Lower Folate Levels Increase Risk for Depressive Symptoms, Particularly in Women

Caroline Cassels

September 24, 2010

September 24, 2010 — Lower serum folate levels appear to be associated with an increased risk for depressive symptoms, a large population-based, cross-sectional study suggests.

Data on US adults from the National Health and Nutrition Examination Survey (NHANES) show elevated depressive symptoms were inversely associated with folate status, particularly among women.

"We found that the odds of having elevated depressive symptoms among individuals with the highest serum folate levels were about half that of those with the lowest levels," lead investigator May A. Beydoun, PhD, MPH, National Institute on Aging, told Medscape Medical News.

The study was published online September 14 in Psychosomatic Medicine.

First Nationally Representative Study

Previous research indicates that high levels of total homocysteine (tHcy) and low levels of folate and vitamin B12 are associated with depression or elevated depressive symptoms in adults.

However, investigators note that earlier studies examining the impact of low folate, low vitamin B12, and elevated tHcy status simultaneously on depressive symptoms did not examine interaction among those 3 risk factors and have had inconsistent findings as to the individual associations.

"To our knowledge this is the first nationally representative study conducted among U.S. adults after mandatory fortification of food with folic acid that examines associations of serum folate, vitamin B12, and tHcy levels with depressive symptoms," they write.

For the study the researchers used cross-sectional data from NHANES from 2005 to 2006 by assessing interactions (2 way and 3 way) among the 3 exposures and testing effect modification of the associations by sex.

The study sample included 2524 adults aged 20 to 85 years with complete data on demographics, diet, plasma folate, vitamin B12, and tHcy status, as well as information on physical activity, smoking status, blood pressure, and depressive symptoms.

Depressive symptoms were measured using the Patient Health Questionnaire (PHQ), and elevated symptoms were defined as a PHQ total score of 10 or greater.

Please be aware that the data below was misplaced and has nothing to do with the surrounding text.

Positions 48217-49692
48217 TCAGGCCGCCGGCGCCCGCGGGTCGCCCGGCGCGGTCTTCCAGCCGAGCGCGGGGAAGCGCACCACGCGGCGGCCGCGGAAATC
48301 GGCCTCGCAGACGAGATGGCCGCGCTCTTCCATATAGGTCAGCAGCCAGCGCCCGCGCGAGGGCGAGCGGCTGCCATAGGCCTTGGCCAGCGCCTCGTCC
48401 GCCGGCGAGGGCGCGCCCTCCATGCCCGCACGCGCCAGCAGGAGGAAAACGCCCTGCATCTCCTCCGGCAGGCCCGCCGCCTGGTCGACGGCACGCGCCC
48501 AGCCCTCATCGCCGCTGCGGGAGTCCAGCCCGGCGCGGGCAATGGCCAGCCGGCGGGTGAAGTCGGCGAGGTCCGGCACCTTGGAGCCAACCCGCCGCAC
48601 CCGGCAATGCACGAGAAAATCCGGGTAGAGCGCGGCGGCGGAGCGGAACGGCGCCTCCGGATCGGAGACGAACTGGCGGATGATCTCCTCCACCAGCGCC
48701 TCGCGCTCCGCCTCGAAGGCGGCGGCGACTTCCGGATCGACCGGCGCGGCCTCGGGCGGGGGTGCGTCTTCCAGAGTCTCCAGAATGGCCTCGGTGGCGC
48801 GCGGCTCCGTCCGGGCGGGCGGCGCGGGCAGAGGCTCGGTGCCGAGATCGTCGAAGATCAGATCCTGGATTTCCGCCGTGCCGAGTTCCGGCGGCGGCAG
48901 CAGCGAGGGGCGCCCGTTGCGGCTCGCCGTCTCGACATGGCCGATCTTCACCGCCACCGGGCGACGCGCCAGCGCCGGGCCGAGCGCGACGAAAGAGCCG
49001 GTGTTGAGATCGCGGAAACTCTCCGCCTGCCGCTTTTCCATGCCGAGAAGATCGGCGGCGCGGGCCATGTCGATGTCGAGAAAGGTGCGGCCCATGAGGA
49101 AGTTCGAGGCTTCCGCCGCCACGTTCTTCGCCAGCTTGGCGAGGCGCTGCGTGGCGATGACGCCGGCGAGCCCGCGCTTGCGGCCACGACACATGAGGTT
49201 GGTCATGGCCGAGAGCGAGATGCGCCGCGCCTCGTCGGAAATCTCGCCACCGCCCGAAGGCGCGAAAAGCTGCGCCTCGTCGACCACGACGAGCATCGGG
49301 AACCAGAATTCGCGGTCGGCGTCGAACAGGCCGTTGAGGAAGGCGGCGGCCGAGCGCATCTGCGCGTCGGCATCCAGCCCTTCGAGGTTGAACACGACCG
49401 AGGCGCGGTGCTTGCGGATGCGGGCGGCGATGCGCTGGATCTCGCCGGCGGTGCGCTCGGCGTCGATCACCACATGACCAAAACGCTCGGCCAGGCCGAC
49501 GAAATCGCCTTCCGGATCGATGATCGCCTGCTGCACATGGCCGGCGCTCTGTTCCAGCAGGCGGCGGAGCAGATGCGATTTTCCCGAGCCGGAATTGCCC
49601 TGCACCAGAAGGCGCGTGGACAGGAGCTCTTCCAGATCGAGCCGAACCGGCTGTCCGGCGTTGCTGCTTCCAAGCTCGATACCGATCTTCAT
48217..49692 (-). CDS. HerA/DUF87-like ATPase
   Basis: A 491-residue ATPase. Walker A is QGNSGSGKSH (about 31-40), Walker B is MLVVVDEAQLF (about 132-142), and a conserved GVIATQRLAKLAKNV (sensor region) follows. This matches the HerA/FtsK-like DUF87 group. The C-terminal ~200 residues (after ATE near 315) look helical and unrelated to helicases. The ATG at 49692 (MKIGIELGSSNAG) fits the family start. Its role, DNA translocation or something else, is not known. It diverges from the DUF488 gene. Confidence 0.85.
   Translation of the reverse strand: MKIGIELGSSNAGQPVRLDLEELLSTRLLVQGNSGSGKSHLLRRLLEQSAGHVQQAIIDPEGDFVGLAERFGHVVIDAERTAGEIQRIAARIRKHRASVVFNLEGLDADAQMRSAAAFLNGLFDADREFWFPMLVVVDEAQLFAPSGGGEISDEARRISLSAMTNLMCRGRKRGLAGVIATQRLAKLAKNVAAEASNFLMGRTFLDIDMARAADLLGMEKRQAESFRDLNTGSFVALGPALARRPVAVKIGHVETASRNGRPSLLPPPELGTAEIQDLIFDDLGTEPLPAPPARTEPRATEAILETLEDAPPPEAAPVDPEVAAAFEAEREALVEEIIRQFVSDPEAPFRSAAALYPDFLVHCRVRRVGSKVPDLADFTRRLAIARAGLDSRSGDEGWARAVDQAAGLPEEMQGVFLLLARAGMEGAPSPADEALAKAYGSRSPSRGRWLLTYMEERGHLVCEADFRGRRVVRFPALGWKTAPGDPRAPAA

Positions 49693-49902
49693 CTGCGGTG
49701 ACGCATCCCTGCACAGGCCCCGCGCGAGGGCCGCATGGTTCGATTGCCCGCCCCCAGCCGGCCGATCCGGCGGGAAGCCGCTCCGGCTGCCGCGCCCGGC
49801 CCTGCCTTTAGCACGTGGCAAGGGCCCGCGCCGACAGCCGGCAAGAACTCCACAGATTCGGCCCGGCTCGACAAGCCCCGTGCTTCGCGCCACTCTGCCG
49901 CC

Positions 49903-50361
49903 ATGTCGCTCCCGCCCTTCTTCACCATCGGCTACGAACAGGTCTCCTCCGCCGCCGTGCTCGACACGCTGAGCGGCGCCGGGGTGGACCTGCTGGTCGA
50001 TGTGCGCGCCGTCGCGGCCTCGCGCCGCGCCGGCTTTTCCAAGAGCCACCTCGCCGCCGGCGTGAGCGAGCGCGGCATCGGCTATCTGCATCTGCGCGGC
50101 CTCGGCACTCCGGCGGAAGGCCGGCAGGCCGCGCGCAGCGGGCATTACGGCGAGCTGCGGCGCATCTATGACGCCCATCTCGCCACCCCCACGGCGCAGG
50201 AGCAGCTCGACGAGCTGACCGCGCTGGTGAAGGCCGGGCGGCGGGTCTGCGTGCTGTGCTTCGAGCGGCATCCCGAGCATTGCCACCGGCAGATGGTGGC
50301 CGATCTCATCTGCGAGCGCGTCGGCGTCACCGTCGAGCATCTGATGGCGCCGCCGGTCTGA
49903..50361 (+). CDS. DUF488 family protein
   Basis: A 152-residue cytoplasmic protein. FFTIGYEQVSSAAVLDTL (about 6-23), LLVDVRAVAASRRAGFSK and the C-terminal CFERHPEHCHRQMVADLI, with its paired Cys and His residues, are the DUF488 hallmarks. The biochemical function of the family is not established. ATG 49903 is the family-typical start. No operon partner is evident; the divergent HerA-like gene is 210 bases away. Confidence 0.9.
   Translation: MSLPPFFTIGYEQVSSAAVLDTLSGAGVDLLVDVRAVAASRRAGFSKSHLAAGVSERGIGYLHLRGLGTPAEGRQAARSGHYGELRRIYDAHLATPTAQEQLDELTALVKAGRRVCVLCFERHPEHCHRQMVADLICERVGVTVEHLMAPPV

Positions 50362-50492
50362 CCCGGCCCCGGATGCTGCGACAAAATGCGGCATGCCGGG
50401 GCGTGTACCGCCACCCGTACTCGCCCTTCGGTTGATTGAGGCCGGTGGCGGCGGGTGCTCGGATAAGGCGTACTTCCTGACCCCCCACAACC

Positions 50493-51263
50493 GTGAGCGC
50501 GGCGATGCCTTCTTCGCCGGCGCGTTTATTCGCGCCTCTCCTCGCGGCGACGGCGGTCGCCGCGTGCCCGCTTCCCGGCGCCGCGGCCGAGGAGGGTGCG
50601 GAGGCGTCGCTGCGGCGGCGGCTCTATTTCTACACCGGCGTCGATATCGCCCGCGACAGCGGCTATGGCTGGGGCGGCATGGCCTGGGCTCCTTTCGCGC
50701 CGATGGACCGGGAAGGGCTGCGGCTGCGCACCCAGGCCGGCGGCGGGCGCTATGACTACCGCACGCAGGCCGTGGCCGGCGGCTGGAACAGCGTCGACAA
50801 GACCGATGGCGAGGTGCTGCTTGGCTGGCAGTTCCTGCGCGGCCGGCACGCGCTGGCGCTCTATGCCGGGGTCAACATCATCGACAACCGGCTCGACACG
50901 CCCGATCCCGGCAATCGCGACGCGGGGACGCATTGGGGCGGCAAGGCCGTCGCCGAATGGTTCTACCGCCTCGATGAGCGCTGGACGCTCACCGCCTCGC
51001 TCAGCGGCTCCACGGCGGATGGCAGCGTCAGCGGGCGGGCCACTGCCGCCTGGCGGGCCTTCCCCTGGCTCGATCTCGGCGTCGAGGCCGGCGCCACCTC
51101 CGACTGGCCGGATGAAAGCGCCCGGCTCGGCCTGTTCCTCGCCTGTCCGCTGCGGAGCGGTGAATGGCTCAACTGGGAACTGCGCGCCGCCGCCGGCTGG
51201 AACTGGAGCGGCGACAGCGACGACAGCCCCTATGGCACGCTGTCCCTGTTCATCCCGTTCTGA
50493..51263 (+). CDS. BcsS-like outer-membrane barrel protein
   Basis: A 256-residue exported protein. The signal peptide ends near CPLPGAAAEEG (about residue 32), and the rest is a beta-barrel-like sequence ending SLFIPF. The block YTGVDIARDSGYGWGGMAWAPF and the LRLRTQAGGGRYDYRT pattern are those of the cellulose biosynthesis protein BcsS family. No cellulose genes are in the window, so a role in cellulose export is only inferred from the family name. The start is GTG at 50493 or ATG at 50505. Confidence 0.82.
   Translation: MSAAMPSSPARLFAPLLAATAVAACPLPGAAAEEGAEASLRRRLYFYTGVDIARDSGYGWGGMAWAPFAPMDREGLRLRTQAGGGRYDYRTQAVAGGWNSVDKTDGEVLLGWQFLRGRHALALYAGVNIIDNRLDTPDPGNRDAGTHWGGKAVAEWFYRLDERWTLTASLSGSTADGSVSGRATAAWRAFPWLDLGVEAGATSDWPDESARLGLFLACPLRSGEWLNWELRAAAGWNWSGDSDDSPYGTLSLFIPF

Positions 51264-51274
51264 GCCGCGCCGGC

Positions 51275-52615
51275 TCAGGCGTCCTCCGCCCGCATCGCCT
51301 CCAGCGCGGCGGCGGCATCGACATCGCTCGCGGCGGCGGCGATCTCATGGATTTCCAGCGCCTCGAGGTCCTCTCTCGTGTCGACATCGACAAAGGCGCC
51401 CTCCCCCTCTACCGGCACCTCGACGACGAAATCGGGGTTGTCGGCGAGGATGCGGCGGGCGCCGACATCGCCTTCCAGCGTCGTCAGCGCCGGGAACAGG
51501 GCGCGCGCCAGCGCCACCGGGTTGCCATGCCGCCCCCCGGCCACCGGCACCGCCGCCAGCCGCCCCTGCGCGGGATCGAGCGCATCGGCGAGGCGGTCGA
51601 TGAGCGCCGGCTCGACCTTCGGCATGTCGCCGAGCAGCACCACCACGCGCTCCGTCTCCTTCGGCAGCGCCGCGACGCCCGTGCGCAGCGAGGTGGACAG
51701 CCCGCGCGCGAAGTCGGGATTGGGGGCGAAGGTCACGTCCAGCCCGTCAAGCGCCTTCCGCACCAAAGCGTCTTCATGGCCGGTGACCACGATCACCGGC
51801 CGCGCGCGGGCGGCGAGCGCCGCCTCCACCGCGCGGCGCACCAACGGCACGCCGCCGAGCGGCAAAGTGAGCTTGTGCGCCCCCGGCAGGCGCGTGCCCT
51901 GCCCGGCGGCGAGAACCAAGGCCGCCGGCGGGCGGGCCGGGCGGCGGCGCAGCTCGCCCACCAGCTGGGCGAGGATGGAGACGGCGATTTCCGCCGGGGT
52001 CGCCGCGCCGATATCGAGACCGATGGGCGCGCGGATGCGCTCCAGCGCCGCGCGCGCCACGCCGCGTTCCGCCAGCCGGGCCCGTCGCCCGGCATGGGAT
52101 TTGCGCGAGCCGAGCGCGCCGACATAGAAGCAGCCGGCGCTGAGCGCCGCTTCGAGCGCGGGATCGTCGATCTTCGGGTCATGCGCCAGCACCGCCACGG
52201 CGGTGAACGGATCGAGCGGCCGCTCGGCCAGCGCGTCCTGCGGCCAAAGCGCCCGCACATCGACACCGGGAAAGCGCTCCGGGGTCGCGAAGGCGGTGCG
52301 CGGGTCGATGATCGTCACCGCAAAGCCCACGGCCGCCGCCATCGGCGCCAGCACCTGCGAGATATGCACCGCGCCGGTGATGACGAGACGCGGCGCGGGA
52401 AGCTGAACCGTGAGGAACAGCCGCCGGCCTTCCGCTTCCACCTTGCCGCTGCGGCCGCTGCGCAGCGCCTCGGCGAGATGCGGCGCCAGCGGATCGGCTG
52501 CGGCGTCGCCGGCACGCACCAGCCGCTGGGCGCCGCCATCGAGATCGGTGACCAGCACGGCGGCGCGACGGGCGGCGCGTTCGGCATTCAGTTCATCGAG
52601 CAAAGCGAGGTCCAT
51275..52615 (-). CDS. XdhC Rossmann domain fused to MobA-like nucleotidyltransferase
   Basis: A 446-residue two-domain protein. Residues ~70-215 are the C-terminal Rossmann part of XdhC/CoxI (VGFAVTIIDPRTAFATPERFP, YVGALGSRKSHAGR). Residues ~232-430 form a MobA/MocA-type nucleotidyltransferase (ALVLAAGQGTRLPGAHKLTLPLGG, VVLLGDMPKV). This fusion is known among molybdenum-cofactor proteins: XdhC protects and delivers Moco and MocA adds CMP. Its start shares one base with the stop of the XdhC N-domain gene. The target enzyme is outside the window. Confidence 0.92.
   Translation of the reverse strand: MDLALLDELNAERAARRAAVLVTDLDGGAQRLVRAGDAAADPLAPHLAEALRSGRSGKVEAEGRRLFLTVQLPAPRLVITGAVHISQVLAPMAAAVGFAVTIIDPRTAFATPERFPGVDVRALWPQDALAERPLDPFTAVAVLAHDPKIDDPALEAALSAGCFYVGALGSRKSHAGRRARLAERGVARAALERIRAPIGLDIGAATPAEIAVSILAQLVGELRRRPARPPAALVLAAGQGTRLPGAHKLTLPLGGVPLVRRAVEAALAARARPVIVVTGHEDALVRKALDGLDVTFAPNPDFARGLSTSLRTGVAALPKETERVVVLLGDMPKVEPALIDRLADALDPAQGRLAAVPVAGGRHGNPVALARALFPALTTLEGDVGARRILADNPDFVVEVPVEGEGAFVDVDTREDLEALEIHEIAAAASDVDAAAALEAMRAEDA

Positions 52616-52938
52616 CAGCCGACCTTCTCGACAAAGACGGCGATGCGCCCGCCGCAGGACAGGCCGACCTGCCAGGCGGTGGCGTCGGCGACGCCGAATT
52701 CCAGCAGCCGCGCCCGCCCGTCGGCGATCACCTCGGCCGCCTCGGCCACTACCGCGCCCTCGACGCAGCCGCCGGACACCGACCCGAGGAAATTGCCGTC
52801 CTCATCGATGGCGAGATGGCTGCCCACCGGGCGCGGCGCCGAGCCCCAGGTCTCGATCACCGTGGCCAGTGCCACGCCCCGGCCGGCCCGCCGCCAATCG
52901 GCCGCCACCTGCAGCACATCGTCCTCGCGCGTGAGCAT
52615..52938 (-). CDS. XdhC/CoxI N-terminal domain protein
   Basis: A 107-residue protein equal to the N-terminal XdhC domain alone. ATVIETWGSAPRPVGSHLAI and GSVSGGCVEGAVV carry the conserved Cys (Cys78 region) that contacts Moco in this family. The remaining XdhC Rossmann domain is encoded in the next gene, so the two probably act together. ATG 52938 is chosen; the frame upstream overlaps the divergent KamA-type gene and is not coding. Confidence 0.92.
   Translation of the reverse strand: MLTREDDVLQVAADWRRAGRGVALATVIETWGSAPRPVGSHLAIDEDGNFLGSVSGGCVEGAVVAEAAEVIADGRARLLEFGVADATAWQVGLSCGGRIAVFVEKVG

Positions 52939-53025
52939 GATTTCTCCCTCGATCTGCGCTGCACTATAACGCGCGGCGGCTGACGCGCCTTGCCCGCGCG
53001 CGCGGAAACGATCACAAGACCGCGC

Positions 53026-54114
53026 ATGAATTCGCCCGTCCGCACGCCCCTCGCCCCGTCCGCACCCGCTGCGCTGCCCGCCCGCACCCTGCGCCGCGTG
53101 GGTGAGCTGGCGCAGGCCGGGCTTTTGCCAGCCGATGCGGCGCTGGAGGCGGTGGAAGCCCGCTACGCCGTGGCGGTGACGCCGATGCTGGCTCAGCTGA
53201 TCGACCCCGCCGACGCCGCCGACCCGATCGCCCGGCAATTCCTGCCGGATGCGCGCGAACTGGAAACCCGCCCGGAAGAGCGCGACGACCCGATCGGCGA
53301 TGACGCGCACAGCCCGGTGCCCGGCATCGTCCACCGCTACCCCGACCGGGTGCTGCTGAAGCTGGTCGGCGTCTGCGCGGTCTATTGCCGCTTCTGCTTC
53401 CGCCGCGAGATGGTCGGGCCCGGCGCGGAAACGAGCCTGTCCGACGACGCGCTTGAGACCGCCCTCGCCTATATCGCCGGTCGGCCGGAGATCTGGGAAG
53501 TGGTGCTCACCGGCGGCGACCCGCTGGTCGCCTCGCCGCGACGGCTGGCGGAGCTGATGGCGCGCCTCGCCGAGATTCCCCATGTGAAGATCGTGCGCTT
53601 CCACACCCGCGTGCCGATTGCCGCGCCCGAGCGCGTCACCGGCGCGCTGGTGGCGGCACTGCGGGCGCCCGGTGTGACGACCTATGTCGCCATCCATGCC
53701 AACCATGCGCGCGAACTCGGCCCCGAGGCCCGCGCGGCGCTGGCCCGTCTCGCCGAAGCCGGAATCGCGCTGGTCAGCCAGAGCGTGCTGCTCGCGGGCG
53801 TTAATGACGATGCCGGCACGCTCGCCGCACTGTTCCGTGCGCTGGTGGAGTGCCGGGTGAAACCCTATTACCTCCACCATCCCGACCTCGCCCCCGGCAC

Study Underpowered to Detect Effect in Men

With an odds ratio of 0.52 (95% confidence interval [CI], 0.35 – 0.76), adjusted analyses revealed that among the total population the odds of having elevated depressive symptoms was close to half that in the lowest tertile.

Further, with an odds ratio of 0.37 (95% CI, 0.17 – 0.86), the likelihood of women in the highest tertile of serum folate (mean ± SE, 21.1 ±0.29 ng/mL) to experience elevated depressive symptoms was about a third that of their counterparts in the lowest tertile (7.02 ± 0.08 ng/mL).

The study showed no relationship between B12 and tHcy levels and elevated depressive symptom risk — a finding that is consistent with previous research the researchers note.

In addition, researchers report that B12 and tHcy did not interact with folate status to affect its inverse association with depressive symptoms among women.

However, elevated homocysteine level was positively associated with elevated depressive symptoms in adults 50 years and older.

Although a significant association between folate levels and risk for elevated depressive symptoms was only observed in women, the investigators believe this is because the study was underpowered to detect the effect in men.

Boosting Folate Levels

The investigators point out that although the study has several strengths, it also has limitations, including its cross-sectional design, which prevents examination of the relationship between depression and serum folate levels over time.

Therefore, they note, it is possible that reverse causality is at play such that depressed individuals may be more likely to have a poor diet and therefore lower folate intake than nondepressed individuals.

Future interventions to improve mental health outcomes among US adult should focus on increasing levels of serum folate say investigators.

For instance, said Dr. Beydoun, clinicians should consider screening patients with depressive symptoms for serum folate and, if indicated, consider supplementation in addition to standard antidepressant therapy.

In addition, dietary and lifestyle advice to enhance serum folate should also be considered. Such counseling, she said, should include education about folate-rich foods, the beneficial effect of physical activity on folate levels, and the negative impact of cigarette smoking.

Diet Important in Mental Health

Commenting on the study, Felice Jacka, PhD, a researcher from the University of Melbourne in Australia, who has conducted a number of studies examining the impact of diet on mental health status, said given the fact that previous studies have reported this relationship the results are not surprising.

"However," she said, "the NHANES data are very good quality and, therefore, a very good vehicle to examine the relationships between nutritional status and mental health."

"This is the first large-scale population-based study in the US to show that folate status is associated with the presence of depressive symptoms since the fortification of foods with folate became mandatory," she added.

Dr. Jacka said this study also lends further support to the premise that diet is an important factor for mental health in the general population.

"It also suggests that blood tests to examine folate and homocysteine levels (and levels of other nutrients) in individuals with depressive symptoms may be of utility in clinical settings. If nutrient deficiencies and/or excess homocysteine are identified, dietary and/or supplementation strategies could then be considered," she said.

The study authors have disclosed no relevant financial relationships.

Psychosom Med. Published online September 14, 2010.


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